Hi All,
First a short introduction:
I am Tristram Budel, I have been an instructables member for quite some time now but never uploaded a completed instructable.
I have a bachelor in chemistry and a passion for machining.

I still have my first Lathe, it is a very portable Emco compact 5. I have noticed that there are loads of these compact 5 lathes out there but unfortunately Emco has stopped the production of these fine hobby machines and I have found that high quality accessories are hard to find. Long ago I have equipped this small lathe with the original steady, which so far I might have used once or twice. Because it is absolute rubbish. 

In this build I am going to share how I build a new steady for my Emco Compact 5 lathe.
Total cost: about 15 euro's in materials
Total shop time: about 7 hours
Total design time: about 3 hours

General rules of thumb:
Safety goggles
Organic vapour mask when cooling with ethanol
Remove chips and cuttings with a dry clean paintbrush
Always clamp your work piece in a machine vice when tapping or drilling
Always use some cutting oil when tapping or drilling

Attached you will find all my G-code files, these work fine with EMC2 (thats what I use) mind you that the feed speeds in the files are much higher as recommended. I reduce the feed speeds to my liking in EMC2.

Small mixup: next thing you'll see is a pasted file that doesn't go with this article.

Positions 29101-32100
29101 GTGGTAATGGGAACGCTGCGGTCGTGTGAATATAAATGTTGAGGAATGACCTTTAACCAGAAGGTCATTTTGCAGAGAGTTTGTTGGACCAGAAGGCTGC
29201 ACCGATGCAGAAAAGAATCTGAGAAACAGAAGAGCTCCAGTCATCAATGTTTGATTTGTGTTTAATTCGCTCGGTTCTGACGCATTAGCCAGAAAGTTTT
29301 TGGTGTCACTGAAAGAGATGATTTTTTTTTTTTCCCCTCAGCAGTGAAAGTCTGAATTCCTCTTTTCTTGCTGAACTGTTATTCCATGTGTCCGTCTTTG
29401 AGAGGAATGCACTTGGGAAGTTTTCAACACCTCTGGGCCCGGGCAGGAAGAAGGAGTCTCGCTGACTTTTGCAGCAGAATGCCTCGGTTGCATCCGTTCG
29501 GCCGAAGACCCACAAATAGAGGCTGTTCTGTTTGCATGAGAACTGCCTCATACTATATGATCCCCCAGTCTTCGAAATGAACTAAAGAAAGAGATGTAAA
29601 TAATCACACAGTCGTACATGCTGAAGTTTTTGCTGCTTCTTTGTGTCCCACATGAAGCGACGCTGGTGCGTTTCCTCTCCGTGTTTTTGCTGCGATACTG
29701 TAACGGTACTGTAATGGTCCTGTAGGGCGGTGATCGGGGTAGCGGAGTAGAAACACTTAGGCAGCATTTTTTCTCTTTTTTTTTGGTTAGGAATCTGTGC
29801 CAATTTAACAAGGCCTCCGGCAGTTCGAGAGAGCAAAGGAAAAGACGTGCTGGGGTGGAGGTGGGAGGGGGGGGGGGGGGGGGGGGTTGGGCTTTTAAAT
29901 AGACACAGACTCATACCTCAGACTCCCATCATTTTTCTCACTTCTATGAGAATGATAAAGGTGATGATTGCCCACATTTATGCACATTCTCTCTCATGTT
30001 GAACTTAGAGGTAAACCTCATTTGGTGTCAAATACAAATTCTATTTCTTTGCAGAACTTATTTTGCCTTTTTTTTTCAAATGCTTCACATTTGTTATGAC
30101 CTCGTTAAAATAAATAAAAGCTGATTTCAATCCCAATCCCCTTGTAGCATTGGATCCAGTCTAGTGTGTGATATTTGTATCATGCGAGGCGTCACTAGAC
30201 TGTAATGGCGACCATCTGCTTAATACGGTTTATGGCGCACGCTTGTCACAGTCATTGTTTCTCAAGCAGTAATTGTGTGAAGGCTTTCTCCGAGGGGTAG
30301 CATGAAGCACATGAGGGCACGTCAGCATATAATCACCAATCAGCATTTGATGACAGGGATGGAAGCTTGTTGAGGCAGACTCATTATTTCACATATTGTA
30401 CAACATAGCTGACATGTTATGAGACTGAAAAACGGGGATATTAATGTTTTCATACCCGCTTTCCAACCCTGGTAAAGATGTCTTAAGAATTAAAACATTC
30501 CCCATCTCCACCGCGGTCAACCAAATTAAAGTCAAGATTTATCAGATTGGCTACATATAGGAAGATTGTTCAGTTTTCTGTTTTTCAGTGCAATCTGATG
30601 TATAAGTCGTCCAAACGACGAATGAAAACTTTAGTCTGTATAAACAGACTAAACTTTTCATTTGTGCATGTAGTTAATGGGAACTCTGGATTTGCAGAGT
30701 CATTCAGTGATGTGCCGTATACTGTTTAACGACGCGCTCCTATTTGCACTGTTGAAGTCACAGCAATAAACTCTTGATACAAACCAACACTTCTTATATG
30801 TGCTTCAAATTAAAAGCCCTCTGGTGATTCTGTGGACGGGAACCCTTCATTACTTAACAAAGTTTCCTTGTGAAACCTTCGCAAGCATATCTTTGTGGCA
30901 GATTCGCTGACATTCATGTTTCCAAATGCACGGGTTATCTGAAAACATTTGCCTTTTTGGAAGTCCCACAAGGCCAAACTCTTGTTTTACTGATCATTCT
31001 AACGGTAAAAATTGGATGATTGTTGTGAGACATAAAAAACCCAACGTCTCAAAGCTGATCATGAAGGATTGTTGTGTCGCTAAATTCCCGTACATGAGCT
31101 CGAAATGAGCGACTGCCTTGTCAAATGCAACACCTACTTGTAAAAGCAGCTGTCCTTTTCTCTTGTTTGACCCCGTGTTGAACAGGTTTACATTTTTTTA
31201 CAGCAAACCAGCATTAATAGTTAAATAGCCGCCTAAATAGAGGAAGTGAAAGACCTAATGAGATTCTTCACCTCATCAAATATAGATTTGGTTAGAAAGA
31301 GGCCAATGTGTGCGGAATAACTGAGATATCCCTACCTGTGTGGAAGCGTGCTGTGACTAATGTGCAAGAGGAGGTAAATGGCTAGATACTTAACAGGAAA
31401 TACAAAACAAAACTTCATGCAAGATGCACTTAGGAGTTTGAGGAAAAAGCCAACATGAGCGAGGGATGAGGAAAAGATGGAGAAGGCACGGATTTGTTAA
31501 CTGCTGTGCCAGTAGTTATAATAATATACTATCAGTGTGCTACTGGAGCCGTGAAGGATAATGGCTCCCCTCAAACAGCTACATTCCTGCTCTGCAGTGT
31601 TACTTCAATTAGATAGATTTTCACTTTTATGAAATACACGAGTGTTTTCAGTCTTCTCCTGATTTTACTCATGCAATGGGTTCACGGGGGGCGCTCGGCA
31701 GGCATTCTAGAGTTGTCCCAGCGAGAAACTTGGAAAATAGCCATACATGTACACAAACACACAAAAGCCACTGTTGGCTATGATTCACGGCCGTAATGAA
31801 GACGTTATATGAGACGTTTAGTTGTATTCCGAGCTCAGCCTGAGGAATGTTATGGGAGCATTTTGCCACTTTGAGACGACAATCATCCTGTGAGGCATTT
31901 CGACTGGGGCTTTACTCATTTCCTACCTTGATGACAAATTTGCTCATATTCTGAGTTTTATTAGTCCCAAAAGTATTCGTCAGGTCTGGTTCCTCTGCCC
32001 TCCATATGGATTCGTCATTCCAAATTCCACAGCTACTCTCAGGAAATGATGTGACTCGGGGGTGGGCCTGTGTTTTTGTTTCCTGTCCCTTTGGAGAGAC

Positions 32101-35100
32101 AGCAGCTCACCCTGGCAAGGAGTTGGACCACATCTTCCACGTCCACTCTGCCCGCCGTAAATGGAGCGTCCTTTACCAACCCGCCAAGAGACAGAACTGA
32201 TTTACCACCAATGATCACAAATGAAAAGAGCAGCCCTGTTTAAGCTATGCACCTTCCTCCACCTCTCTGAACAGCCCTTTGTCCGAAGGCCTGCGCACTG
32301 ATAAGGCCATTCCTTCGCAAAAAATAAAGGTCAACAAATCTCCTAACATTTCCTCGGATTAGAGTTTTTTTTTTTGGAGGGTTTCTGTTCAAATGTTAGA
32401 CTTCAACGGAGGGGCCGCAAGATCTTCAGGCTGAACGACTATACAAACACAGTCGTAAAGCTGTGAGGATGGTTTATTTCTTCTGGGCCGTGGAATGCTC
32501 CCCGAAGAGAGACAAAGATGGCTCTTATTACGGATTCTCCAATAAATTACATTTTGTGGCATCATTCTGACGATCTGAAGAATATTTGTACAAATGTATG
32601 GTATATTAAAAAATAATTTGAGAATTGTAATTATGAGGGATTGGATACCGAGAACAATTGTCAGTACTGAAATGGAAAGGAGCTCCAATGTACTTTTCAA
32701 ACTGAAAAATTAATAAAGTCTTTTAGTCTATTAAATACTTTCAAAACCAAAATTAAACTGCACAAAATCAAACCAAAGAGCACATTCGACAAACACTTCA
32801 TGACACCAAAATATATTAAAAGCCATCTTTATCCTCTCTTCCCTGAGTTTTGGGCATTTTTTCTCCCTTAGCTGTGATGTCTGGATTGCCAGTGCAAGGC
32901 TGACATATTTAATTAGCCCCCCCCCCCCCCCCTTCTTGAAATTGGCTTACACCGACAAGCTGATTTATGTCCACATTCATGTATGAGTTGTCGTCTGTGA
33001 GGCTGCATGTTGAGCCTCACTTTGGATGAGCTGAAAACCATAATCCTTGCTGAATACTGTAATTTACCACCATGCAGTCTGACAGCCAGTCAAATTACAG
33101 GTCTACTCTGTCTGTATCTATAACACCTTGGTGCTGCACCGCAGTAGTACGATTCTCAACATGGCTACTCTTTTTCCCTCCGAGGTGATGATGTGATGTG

Step 1: Tools and Materials

Materials needed:
Aluminum stock 6060 10*100*150mm
Tool steel stock 10*10*300mm
6pcs M5*20mm hex socket screws
2pcs M5*30mm hex socket screws
3pcs M3*8mm hex socket screws
3pcs bearings 4x10x4 rs-components order nr 612-5802

Tools used:
Wabeco LF1400HS CNC mill (my pride and joy)
Hand drill
Bench drill
Hack saw
Some 80,250 sanding paper
M3 tap
M5 tap
6mm solid carbide flat end mill
3mm solid carbide flat end mill
2mm solid carbide flat end mill
Calipers (ofcourse)
4.5mm drill bit
2.5mm drill bit
5.0mm drill bit
8.0mm drill bit

Hammer + small aluminium round bar (I know not very subtle but it works)

Programs used:
Google Sketchup Pro 8
CAM program
EMC2 Linux
Very nice work, the steady is the one piece of equipment that I have never used on a lathe, all my time as a fitter was spent on stuff that was no longer than 5-6&quot; long so I just never had need to use one, also never got in much work on 4 jaw chucks either.<br> <br> &nbsp;I just got an old Compact 5 back to life once all the broken PC gubbins was removed, now i'm slowly trying to acquire the few essential bits and pieces that allow. you to start making the&nbsp;other&nbsp;bits and pieces.<br> <br> There is nothing crude about tapping the bearings on with the alu bar, my old engineering tutor often&nbsp;referred&nbsp;to hammers as the gentle persuader. &nbsp;at least you used something soft as a punch.
Thanks, I spend some time tinkering with sound suppressors on my Compact 5. Then having such a steady really comes in handy. Especially for threading somewhat longer and thicker tubes. But I used it only a hand full of times, still it's handy to have one around. <br>True true, some times some gentle persuasion is all that it needs. Although I was a bit afraid I was going to ruin my bearings with a wrong tap. <br>Thanks for your comment <br>
Really nice. Thanks for the Instructable.

About This Instructable




Bio: I have my own rapid prototype company.
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